Now, as this piece is the fellow of the former, all things should, of right, be equally full of work; but because this design has the greater variety, as exhibiting some men, I have been necessitated to depart a little from the original disposition, since what is introduced into the other must needs be seen here; as we have largely treated in the 2Ist chap. of composition. Wherefore I place Dryope fronting, with both her arms lifted up, and pretty near each other. Her head loosely hangs down between them, to the left. Her arms, from the elbows upwards, together with her-breasts and a little of her body, retain their first form. Andræmon is seen, on the left side standing on tip-toe in order to kiss her left cheek, which she offers him; his right arm is about her neck, and his left on her breast. A little forwards stands the father. Tottering; and, near his side, the nymph, to whom he complains; at the same time opening Dryope’s under-garment, only tied on her shoulder with a ribbon, and turning his head and upper parts to the left, with his face towards heaven. The nymph stands close behind him very dejected and sorrowful, raising her shoulders, and looking downwards with her head a little sideling off from Dryope; her left elbow is drawn in, and her open hand up at her head; her breast is bare, and in the light. Her under parts are fronting, and? her right leg Hung out; Andræmon’s garment; falling from his shoulder, hangs about his heels. The nymph who, on the right side; where the ground is somewhat lower, is lifting up the child, falls back in her upper parts, with her head hanging forwards; she rests on her right leg, having the left lifted up against the tree; her back is fronting, and turns to the light, and her under parts have a contrary sway. The child, whose upper parts only are seen (the rest being hidden by her head), stretches out both his arms forwards, towards the tree, pressing one of his feet against her body. Iole, sitting low between her and the tree, leans her left shoulder against it, with her head coming forward, and her hand on her face, having a drapery in her lap. On the left side, without the piece, at the end of the fore-ground, I place two nymphs; one with her legs in the water, and resting on, her right elbow, and holding her chin, and with the other hand under her right arm; the other sitting with her legs behind the former in the water, and resting with her right arm on a vase, and her face and right breast in front they are both naked and winged. Near these stands a third, holding a long stall', on the top whereof is a pineapple; she has, about her, a wild beast’s skin, and points with her right hand forward; in which position her right side is seen. Behind her, on the aforesaid stone, lies Dryope’s garment; and on the same side forwards rises a large tree, incumbered, with wild bushes and sprigs.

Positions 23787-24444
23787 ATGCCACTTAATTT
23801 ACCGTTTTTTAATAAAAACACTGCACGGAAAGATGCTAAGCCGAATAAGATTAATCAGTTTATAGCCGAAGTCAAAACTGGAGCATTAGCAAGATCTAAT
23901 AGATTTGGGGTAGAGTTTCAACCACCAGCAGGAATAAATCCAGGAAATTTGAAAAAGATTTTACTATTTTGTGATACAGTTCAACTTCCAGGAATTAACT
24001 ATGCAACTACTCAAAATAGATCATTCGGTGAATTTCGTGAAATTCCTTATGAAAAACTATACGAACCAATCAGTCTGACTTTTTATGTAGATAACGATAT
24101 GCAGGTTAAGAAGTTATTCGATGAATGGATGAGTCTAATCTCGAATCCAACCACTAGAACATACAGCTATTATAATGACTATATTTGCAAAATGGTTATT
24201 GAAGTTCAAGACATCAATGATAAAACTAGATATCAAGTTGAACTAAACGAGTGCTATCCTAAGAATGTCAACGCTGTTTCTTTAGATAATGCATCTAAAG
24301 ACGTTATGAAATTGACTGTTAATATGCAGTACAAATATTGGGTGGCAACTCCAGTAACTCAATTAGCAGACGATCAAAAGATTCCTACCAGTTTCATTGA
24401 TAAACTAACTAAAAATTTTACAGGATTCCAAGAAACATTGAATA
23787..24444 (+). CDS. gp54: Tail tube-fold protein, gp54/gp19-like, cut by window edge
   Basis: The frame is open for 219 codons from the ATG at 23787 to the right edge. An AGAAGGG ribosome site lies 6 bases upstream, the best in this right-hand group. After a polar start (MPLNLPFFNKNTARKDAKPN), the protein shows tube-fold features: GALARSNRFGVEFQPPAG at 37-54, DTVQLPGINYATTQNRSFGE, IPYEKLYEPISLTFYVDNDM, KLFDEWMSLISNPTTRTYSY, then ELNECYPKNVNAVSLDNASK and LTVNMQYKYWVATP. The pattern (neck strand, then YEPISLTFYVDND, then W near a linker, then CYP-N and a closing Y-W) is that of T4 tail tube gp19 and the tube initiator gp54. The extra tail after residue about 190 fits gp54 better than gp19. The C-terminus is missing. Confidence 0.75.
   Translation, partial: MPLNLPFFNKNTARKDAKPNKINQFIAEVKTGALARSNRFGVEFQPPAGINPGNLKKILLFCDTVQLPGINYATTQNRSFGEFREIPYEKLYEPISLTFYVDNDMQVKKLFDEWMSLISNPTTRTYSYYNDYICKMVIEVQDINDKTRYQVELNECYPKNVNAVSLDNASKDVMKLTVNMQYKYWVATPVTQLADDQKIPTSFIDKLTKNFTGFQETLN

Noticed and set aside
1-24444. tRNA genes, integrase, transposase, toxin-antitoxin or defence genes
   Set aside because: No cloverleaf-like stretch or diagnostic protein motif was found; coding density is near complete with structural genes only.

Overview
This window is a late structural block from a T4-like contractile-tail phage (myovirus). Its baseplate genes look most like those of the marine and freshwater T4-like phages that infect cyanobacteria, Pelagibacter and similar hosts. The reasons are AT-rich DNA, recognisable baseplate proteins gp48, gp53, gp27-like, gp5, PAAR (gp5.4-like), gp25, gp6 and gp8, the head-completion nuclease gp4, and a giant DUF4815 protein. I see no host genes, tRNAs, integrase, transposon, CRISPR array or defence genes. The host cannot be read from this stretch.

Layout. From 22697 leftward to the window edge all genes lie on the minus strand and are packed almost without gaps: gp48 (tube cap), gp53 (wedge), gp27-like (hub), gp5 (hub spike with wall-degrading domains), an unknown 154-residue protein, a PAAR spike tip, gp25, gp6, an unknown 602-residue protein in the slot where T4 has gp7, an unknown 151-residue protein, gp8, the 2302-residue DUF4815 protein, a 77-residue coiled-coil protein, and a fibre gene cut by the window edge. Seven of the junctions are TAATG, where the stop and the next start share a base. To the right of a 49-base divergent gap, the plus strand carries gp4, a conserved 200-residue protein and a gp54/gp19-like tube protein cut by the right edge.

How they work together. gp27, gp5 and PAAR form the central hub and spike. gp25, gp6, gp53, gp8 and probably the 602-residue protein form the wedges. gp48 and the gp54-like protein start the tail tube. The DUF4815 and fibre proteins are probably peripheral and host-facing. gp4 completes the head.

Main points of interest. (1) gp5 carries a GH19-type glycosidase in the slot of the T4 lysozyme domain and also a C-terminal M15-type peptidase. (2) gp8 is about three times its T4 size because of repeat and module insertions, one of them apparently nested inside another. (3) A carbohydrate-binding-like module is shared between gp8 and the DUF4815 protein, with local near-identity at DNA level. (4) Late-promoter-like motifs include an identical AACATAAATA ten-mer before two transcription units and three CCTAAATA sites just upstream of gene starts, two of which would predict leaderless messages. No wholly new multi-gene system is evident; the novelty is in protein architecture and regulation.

The light 1 take, as in the former, from the right side a little fronting; for, were it a left one, it would not so commodiously bring the light parts together in a group; and the rather, as the piece is a fellow of the former.
I represent then the expiring Dryope bare almost in the middle, by the dropping her under garment; which, as in the former, is yellowish-white. Her face and breast retain their freshness and colour, but her body downwards grows darker and browner, like wood-colour, till at last it is perfectly woody; as happens also to her arms; which to the elbows have their former colour, but at the lingers are woody- and branched.
Her face to the chin,.witl1 that of Andræmon to the shoulder, is in the shade of the greens of her head and arms. Andræmon, as a man of repute, has a short greenish grey coloured coat, embroidered with gold; his upper garment is reddish purple, dark and warm; and his legs up to the hips are in the shade of the tree. The old man is dressed after the Persian manner, in a gown reaching to the calves of his legs, of a light fillemot colour, with large violet stripes and gold leaves; his upper garment, sleeved and quite open, is beautiful violet; he has shoes and wide stockings; his cap, like a turban, curling on top, lies with his staff at his feet; and his hair is grey. The nymph by his side is half shaded by him; that is, her whole right side, from the shoulder downwards, except her knee, which she advances; her vestment is greenish blue, inclining somewhat to dark. The nymph with the child has an airy blue garment, girt about the middle; her right shoulder is bare, and the flappet of her garment ruffed about her legs by means of the wind. The virgin behind her, and between the tree Lotos, has a white garment. The term between the trees is by them mostly shaded; and oH from it, passing by the point of sight, the major part is filled up with small trees, which are dark or in shade, and brightly setting off the foremost group.